Photo: Tom Saplano

Erin George, Social Crusader

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By Adam Elsner

Ontario Health Minister Elizabeth Witiner probably never knew what hit her during a visit to Ryerson last March.

One moment she was standing at a lectern next to president Claude Lajeunesse, announcing a $20-million boost to Ontario’s health-care system in a classroom packed with journalists, nursing students and faculty.

The next moment she was under siege from RyeSAC v.p. Education and president-elect Erin George. All cameras turned to capture George as she verbally attacked Witmer for announcing the investment after years of provincial cuts to nursing jobs. “How can you justify the hypocrisy of your government, using nursing students for your pre election photo op?” she shouted, her face turning red as she broke down in tears.

Members of all the major Toronto newspapers, television and radio stations later surrounded George, eager to get an anti-Tory sound bite from a passionate student. She had successfully turned a simple photo op for the provincial government into a media disaster.

This was a sign of things to come.

Though she came to Ryerson five years ago aspiring to be a journalist, George has become a crusader for social justice. Whether it’s handing out leaflets to rally support for Access 2000 campaign, standing on a picket line with striking Molson beer-plant workers, or trashing the Progressive Conservatives on national television, George has become well known in provincial education circles. She’s been an outspoken advocate of students’ right to affordable education.

“Some people have termed it that I’m the most openly left [RyeSAC] president,” she says. Then she pauses. “I do bring a social justice aspect to everything I do.”

Looking around her RyeSAC office, it’s not difficult to see where George’s passions lie. The room is littered with Canadian Federation of Students posters, anti-Mike Harris signs and stickers with messages such as “fuck work.” She talks excitedly of social justice, of solidarity and protesting Wednesday’s student strike, an event two years in the making, could prove to be the pinnacle of her political career at Ryerson.

George is counting on students to show their support, as they did during the student day of action in January, 1998, when protesters occupied CIBC’s headquarters at King and Bay Streets to draw attention to mounting student debt loads. “It was a battle we won two years ago by getting students involved,” she says. “We need to do that all again.”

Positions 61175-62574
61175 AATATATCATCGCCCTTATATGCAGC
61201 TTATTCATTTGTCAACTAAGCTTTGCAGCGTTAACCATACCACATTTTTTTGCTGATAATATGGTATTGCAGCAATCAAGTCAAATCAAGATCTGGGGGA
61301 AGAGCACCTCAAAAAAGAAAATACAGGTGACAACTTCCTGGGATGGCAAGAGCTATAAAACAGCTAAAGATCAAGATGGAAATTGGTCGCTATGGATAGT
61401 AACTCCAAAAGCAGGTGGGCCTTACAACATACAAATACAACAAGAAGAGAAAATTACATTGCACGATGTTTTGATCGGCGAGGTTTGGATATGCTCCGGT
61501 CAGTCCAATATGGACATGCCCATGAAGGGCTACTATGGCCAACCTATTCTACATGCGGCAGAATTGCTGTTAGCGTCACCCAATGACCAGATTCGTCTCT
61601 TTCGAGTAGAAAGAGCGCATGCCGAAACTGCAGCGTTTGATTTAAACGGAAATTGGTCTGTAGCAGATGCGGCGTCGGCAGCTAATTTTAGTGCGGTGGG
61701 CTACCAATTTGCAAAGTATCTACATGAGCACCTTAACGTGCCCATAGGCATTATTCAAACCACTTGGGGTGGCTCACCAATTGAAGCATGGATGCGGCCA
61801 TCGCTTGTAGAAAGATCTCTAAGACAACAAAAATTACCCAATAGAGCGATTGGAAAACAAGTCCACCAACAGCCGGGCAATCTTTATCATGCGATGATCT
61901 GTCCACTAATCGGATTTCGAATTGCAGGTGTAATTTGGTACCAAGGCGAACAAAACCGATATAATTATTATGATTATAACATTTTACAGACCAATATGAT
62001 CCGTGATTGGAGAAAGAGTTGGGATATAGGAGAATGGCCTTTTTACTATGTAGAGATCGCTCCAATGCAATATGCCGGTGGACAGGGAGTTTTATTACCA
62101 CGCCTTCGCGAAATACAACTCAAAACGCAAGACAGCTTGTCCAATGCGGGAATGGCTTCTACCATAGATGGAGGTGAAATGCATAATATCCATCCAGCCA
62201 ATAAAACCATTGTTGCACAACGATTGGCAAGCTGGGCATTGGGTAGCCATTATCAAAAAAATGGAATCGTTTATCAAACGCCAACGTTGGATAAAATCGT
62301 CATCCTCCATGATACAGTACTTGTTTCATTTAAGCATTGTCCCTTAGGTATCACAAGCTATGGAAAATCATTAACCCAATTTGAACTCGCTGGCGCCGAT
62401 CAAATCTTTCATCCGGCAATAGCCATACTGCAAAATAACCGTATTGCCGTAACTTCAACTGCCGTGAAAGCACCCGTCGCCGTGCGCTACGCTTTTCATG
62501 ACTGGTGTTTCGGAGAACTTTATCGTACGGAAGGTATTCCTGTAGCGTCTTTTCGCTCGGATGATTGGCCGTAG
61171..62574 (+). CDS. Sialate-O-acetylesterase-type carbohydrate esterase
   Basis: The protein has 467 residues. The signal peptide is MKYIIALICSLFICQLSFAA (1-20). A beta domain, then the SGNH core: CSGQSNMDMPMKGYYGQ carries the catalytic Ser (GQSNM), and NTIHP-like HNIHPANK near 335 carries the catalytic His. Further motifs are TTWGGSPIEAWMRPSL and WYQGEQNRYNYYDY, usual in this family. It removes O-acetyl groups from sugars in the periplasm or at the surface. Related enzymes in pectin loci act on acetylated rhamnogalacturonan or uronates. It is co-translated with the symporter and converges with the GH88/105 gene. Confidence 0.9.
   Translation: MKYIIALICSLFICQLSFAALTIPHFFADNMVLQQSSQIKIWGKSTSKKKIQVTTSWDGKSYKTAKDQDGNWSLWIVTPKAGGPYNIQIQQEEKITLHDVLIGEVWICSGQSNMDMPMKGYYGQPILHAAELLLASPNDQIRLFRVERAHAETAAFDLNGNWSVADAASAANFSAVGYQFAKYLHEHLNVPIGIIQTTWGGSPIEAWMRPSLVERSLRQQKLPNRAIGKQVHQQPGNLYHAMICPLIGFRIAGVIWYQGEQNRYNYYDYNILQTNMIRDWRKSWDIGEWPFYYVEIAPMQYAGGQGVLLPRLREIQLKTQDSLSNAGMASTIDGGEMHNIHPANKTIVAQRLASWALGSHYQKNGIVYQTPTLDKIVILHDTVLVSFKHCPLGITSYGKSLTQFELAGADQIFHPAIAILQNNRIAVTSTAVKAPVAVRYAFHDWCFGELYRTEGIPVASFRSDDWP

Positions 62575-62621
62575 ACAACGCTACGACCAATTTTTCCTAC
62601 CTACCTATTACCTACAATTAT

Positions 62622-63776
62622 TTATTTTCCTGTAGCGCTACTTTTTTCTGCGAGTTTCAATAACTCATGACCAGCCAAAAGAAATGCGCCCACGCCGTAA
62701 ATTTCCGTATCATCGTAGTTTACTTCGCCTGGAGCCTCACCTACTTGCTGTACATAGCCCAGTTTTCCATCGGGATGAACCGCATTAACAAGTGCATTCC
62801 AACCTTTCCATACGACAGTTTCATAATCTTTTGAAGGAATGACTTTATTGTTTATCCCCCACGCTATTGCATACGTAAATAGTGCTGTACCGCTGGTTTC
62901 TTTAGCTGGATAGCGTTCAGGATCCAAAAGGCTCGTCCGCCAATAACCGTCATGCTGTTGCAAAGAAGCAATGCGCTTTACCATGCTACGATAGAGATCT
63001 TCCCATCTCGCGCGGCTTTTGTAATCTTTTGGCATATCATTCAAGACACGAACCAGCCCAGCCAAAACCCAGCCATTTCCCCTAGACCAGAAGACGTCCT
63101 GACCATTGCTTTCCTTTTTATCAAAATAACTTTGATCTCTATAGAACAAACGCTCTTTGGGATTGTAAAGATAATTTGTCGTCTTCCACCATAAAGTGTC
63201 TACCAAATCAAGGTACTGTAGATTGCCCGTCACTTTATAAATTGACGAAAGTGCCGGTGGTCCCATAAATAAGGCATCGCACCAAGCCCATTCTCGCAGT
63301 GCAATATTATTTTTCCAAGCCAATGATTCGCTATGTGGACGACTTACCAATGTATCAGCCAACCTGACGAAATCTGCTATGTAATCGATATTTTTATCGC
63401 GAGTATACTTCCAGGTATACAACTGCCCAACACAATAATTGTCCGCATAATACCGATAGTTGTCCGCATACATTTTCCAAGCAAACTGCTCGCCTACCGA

George came to Ryerson from her hometown of Chatham, Ont., a small city west of London with a population of 43,500. She chose the school because she wanted to study journalism and everyone at the Chatham Daily News, where she was working on a study placement, recommended she come here. “I had two choices: Ryerson or Carleton,” she says. “All the journalists under 35 had graduated from Ryerson.”

It wasn’t until her second year that George’s passion for social activism was sparked. She was covering a town hall meeting between students and president Lajeunesse for a broadcast journalism class. Working three jobs to support herself, George says she was struggling to get by. “I didn’t realize there was a reason for that.”

But as she heard other students get up and tell the president about their financial troubles, she stepped away from the story and gave her own opinion. “It was probably the first time that I spoke about something I believed in,” she says. “I was just Joe student going up to a microphone in a room with 60 students, talking about how poor I was.”

Her emotions overcame her, and RyeSAC’s president at the time, Victoria Bowman, took her aside to tell her about services that could help her. Bowman also recommended she run for a vacant spot on RyeSAC’s board of directors.

“My first response was, ‘Lady you gotta be kidding me,’” George says. “But it was the first real invitation I had to participate at Ryerson.” She ran and won the position of faculty of applied arts representative.